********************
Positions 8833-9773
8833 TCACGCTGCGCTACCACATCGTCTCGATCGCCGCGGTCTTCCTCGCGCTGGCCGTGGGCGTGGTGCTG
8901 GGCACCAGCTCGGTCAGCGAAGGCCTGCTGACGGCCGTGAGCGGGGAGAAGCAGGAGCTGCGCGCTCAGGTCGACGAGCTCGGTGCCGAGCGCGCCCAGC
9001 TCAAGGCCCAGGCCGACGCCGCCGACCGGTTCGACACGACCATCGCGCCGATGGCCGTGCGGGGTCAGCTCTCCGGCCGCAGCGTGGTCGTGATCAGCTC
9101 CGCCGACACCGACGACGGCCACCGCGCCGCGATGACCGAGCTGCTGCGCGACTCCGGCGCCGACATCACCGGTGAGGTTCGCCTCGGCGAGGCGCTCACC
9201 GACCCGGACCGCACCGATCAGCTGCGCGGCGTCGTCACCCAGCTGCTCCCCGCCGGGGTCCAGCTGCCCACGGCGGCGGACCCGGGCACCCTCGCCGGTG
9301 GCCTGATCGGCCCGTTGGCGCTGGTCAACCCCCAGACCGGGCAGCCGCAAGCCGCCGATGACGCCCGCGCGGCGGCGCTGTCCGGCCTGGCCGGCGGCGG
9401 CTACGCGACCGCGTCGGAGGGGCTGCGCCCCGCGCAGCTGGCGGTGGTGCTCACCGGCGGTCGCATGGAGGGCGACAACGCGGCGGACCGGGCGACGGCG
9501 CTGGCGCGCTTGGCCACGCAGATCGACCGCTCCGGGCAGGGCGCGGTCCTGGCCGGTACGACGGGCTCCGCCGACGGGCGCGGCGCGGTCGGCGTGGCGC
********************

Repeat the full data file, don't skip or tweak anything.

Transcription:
Positions 8833-9773
8833 TCACGCTGCGCTACCACATCGTCTCGATCGCCGCGGTCTTCCTCGCGCTGGCCGTGGGCGTGGTGCTG
8901 GGCACCAGCTCGGTCAGCGAAGGCCTGCTGACGGCCGTGAGCGGGGAGAAGCAGGAGCTGCGCGCTCAGGTCGACGAGCTCGGTGCCGAGCGCGCCCAGC
9001 TCAAGGCCCAGGCCGACGCCGCCGACCGGTTCGACACGACCATCGCGCCGATGGCCGTGCGGGGTCAGCTCTCCGGCCGCAGCGTGGTCGTGATCAGCTC
9101 CGCCGACACCGACGACGGCCACCGCGCCGCGATGACCGAGCTGCTGCGCGACTCCGGCGCCGACATCACCGGTGAGGTTCGCCTCGGCGAGGCGCTCACC
9201 GACCCGGACCGCACCGATCAGCTGCGCGGCGTCGTCACCCAGCTGCTCCCCGCCGGGGTCCAGCTGCCCACGGCGGCGGACCCGGGCACCCTCGCCGGTG
9301 GCCTGATCGGCCCGTTGGCGCTGGTCAACCCCCAGACCGGGCAGCCGCAAGCCGCCGATGACGCCCGCGCGGCGGCGCTGTCCGGCCTGGCCGGCGGCGG
9401 CTACGCGACCGCGTCGGAGGGGCTGCGCCCCGCGCAGCTGGCGGTGGTGCTCACCGGCGGTCGCATGGAGGGCGACAACGCGGCGGACCGGGCGACGGCG
9501 CTGGCGCGCTTGGCCACGCAGATCGACCGCTCCGGGCAGGGCGCGGTCCTGGCCGGTACGACGGGCTCCGCCGACGGGCGCGGCGCGGTCGGCGTGGCGC